MAA Mathfest is in Madison this week — lots of interesting talks about mathematics, lots of interesting talks about mathematics education. Yesterday morning, David Mumford gave a plenary lecture in which he decried the lack of engagement between pure and applied mathematics — lots of nodding heads — and then suggested that two-column proofs in plane geometry should be replaced with basic programming — lots of muttering and concerned looks.
But there’s something to what he’s saying. The task of writing a good two-column proof has a lot in common with the task of writing a correct program. Both ask you to construct a sequence that accomplishes a complicated goal from a relatively small set of simple elements. Both have the useful feature that there’s not a unique “correct answer” — there are different proofs of the same proposition, and different programs delivering the same output. Both quite difficult for novices and both are difficult to teach. Both have the “weakest link” feature: one wrong step means the whole thing is wrong.
Most imporantly: both provide the training in formalization of mental process that we mathematicians mostly consider a non-negotiable part of general education.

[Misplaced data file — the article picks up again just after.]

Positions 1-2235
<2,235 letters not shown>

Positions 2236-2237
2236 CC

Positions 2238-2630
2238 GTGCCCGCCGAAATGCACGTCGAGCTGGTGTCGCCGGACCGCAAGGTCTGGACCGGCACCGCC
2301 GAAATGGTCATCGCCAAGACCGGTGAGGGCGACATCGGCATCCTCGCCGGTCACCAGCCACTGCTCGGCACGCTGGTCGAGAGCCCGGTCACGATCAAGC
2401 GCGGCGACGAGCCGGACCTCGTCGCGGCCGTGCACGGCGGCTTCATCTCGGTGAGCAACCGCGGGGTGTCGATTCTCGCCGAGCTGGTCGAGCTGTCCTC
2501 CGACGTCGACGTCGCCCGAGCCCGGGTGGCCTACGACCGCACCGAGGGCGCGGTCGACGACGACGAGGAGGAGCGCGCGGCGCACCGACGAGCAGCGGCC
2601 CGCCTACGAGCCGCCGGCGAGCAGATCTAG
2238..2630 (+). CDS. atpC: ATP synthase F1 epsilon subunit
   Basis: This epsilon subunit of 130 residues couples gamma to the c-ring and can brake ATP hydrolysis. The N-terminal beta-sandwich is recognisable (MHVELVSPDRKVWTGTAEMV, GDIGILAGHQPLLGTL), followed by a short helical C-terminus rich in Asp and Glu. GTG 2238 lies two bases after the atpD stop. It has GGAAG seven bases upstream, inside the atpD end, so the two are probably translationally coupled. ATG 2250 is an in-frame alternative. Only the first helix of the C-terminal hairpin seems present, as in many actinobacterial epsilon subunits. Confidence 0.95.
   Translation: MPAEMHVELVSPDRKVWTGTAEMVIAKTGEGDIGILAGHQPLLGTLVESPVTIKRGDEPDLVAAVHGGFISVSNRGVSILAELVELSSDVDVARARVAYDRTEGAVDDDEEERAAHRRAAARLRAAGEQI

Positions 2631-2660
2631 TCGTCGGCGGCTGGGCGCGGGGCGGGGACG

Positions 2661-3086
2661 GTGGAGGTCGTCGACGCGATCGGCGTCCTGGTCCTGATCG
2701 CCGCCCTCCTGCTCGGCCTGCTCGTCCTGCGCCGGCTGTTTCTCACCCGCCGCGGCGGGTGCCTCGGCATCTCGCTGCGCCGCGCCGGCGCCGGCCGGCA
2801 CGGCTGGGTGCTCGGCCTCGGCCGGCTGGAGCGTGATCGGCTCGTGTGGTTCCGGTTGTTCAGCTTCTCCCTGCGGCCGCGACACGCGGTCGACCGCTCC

But teaching coding instead of two-column proofs has certain advantages. I am not, in general, of the opinion that everything in school has to lead to employable skills. But I can’t deny that “can’t write five lines of code” closes more doors to a kid than “can’t write or identify a correct proof.” People say that really understanding what it means to prove a theorem helps you assess people’s deductive reasoning in domains outside mathematics, and I think that’s true; but really understanding what it means to write a five-line program helps you understand and construct deterministic processes in domains outside a terminal window, and that’s surely just as important!
Computer programs are easier to check, for the teacher and more importantly the student — you can tell whether the program is correct by running it, which means that the student can iterate the try-check-fail-try-again process many times without the need for intervention.
And then there’s this: a computer program does something. When you ask a kid to prove that a right triangle is similar to the triangle cut off by an altitude to the hypotenuse, she may well say “but that’s obvious, I can just see that it’s true.” And she’s not exactly wrong! “I know you know this, but you don’t really know this, despite the fact that it’s completely clear” is a hard sell, it devalues the geometric intuition we should be working to encourage.